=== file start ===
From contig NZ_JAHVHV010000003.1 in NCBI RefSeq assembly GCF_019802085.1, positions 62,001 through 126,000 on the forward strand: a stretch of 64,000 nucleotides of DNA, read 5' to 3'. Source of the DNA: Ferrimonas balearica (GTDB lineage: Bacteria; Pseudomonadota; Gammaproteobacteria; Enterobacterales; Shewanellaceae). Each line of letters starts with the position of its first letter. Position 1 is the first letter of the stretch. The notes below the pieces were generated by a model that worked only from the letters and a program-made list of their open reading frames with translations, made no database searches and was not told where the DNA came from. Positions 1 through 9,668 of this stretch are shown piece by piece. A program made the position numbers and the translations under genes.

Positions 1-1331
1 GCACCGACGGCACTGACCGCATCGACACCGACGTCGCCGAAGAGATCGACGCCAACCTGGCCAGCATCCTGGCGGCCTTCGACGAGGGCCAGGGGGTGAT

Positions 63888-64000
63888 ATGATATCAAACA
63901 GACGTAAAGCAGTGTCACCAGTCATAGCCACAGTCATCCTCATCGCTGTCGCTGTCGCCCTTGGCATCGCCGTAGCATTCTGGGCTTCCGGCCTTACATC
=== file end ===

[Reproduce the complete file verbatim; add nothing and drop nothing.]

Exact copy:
From contig NZ_JAHVHV010000003.1 in NCBI RefSeq assembly GCF_019802085.1, positions 62,001 through 126,000 on the forward strand: a stretch of 64,000 nucleotides of DNA, read 5' to 3'. Source of the DNA: Ferrimonas balearica (GTDB lineage: Bacteria; Pseudomonadota; Gammaproteobacteria; Enterobacterales; Shewanellaceae). Each line of letters starts with the position of its first letter. Position 1 is the first letter of the stretch. The notes below the pieces were generated by a model that worked only from the letters and a program-made list of their open reading frames with translations, made no database searches and was not told where the DNA came from. Positions 1 through 9,668 of this stretch are shown piece by piece. A program made the position numbers and the translations under genes.

Positions 1-1331
1 GCACCGACGGCACTGACCGCATCGACACCGACGTCGCCGAAGAGATCGACGCCAACCTGGCCAGCATCCTGGCGGCCTTCGACGAGGGCCAGGGGGTGAT

Positions 63888-64000
63888 ATGATATCAAACA
63901 GACGTAAAGCAGTGTCACCAGTCATAGCCACAGTCATCCTCATCGCTGTCGCTGTCGCCCTTGGCATCGCCGTAGCATTCTGGGCTTCCGGCCTTACATC